U.S. Stocks Close Mostly Lower Following Post-Fed Volatility

The major U.S. index futures are currently pointing to a roughly flat open on Wednesday, with stocks likely to show a lack of direction after moving notably higher over the two previous sessions.

Traders may be reluctant to make significant moves ahead of the Federal Reserve’s highly anticipated monetary policy announcement this afternoon.

With the Fed widely expected to slow the pace of interest rate increases to 50 basis points, traders are likely to pay close attention to the accompanying statement for clues about the outlook for future rate hikes.

Recent data showing a slowdown in the pace of price growth has led to some optimism the Fed will not raise rates as high as previously feared.

The Fed is not likely to make any firm commitments, however, as a slew of key data will be released before the next monetary policy meeting in late January/early February.

Stocks gave back ground after an early rally on Tuesday but managed to finish the day mostly higher. The major averages added to the strong gains posted on Monday, further offsetting the steep drop seen last week.

After soaring by more than 700 points in early trading, the Dow briefly dipped into negative territory before closing up 103.60 points or 0.3 percent at 34,108.64. The Nasdaq jumped 113.08 points or 1.0 percent to 11,256.81, while the S&P 500 climbed 29.09 points or 0.7 percent to 4,019.65.

The early rally on Wall Street came following the release of a report from the Labor Department showing consumer prices in the U.S. inched up by less than expected in the month of November.

The Labor Department said its consumer price index crept up by 0.1 percent in November after climbing by 0.4 percent in October. Economists had expected consumer prices to rise by 0.3 percent.

Excluding food and energy prices, core consumer prices edged up by 0.2 percent in November after rising by 0.3 percent in October. Core prices were expected to show another 0.3 percent increase.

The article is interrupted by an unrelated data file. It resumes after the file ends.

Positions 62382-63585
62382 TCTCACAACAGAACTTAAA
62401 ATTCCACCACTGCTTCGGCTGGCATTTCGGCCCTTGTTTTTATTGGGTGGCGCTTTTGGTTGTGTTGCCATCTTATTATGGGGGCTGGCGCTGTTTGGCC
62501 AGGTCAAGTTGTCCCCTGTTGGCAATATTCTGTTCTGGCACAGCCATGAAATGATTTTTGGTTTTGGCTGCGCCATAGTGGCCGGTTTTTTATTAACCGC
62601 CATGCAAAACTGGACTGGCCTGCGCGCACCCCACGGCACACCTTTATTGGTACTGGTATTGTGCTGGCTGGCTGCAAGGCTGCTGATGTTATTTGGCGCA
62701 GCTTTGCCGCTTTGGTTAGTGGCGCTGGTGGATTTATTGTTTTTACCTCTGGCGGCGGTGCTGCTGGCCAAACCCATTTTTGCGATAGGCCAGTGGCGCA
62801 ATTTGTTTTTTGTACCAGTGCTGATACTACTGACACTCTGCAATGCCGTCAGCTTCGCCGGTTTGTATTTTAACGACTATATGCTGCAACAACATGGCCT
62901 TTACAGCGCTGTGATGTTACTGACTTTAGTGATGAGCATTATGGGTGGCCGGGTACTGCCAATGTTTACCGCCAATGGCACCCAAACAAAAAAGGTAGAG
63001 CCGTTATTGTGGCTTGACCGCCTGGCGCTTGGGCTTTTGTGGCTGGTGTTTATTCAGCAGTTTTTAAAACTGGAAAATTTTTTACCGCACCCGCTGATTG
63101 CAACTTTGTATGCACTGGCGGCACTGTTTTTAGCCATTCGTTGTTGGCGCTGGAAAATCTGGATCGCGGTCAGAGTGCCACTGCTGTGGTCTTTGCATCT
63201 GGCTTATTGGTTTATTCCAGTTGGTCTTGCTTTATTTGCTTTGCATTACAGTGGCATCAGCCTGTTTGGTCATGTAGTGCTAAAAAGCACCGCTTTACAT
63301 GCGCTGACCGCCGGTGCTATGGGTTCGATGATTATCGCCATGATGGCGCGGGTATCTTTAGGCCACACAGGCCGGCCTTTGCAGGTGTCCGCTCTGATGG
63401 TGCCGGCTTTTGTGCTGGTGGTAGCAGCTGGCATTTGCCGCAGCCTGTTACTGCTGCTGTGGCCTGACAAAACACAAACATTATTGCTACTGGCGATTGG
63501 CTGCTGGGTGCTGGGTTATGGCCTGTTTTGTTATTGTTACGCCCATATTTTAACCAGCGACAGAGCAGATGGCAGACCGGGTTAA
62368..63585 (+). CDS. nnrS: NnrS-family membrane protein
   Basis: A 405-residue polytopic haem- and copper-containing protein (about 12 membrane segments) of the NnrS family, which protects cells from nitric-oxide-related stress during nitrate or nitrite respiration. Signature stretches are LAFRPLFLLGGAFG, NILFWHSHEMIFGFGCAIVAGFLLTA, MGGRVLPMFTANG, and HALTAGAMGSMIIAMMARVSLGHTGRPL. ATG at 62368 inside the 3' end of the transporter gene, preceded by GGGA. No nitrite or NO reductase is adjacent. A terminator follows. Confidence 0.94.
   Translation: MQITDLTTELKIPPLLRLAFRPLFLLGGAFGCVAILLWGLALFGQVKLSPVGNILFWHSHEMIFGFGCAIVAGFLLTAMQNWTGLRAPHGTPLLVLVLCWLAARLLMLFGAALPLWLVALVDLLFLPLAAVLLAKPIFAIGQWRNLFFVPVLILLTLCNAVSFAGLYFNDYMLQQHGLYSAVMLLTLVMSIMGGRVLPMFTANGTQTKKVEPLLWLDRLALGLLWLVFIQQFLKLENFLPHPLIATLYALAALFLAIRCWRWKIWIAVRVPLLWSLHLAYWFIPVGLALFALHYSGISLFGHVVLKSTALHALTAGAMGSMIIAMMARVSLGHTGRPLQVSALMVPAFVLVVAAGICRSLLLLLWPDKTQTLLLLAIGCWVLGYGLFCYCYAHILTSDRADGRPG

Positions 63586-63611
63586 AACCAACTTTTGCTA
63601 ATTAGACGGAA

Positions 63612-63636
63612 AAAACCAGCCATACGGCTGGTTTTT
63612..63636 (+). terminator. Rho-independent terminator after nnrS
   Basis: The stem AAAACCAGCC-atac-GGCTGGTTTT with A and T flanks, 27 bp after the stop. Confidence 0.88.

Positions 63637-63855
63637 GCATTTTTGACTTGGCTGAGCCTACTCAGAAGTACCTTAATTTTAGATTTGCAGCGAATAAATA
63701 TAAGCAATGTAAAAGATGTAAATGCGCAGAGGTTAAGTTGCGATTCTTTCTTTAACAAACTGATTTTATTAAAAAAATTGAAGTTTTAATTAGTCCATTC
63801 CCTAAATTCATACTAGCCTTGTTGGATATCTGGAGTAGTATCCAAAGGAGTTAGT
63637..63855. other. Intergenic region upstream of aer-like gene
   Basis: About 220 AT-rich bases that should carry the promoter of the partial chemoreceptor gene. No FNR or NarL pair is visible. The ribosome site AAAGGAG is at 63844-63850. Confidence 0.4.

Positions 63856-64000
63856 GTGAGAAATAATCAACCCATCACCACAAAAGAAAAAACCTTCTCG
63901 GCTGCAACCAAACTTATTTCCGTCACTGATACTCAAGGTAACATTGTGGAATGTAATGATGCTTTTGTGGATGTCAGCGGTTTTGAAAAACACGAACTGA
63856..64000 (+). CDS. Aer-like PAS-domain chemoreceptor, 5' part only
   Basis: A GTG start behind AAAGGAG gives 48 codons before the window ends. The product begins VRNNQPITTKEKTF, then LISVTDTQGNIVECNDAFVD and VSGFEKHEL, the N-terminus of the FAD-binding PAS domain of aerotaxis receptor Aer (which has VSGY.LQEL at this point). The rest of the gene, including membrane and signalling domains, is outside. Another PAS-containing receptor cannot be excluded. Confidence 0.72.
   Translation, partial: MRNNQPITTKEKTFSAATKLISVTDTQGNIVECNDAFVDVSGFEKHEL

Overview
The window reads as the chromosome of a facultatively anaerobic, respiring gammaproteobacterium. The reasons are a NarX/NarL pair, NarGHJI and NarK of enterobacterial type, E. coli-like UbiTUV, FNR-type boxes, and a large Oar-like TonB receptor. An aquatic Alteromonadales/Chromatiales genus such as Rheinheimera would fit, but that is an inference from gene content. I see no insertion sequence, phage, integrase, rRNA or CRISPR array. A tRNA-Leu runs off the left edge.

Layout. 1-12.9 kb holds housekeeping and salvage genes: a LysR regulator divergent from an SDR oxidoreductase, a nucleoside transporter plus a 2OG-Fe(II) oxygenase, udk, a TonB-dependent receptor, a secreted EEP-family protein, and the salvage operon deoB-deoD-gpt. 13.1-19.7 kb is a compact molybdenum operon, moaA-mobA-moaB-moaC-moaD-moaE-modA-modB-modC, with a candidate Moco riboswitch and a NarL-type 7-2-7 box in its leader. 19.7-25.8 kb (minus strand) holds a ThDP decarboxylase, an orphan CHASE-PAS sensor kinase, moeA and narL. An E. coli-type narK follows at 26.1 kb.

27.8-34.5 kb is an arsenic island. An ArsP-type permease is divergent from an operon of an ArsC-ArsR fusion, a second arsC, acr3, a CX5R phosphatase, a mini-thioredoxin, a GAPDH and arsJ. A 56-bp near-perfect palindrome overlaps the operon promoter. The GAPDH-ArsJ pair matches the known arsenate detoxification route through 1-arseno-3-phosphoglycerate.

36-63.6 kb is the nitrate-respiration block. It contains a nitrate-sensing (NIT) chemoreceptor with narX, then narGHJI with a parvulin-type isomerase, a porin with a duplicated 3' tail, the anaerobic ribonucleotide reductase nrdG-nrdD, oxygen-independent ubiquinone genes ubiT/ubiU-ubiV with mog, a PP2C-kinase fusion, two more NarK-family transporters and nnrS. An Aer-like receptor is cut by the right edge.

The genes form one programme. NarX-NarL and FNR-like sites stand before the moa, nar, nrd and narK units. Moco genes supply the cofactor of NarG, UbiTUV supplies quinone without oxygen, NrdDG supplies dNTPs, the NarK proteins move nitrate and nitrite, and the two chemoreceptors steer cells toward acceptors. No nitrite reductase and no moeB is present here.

The report also showed the annual rate of growth by consumer prices slowed to 7.1 percent in November from 7.7 percent in October.

The year-over-year increase in November, which came in below economist estimates for a slowdown to 7.3 percent, reflects the slowest annual growth since December 2021.

The annual rate of growth by core consumer prices also slowed to 6.0 percent in November from 6.3 percent in October, while economists had expected price growth to slow to 6.1 percent.

Buying interest waned over the course of the morning, however, as traders seemed reluctant to make significant beats ahead of the Federal Reserve’s monetary policy announcement.

Oil service stocks turned in some of the market’s best performances on the day, driving the Philadelphia Oil Service Index up by 3.6 percent. The rally by oil service stocks came amid a sharp increase by the price of crude oil.

A jump by the price of gold also contributed to substantial strength among gold stocks, as reflected by the 2.6 percent surge by the NYSE Arca Gold Bugs Index.

Biotechnology, commercial real estate stocks and housing stocks also showed strong moves to the upside, closing higher along with most of the other major sectors.

Meanwhile, airline stocks came under pressure over the course of the session, dragging the NYSE Arca Airline Index down by 3.0 percent.

United Airlines (UAL) posted a steep loss after announcing an order for 100 of Boeing’s (BA) 787 Dreamliners with options to purchase 100 more.

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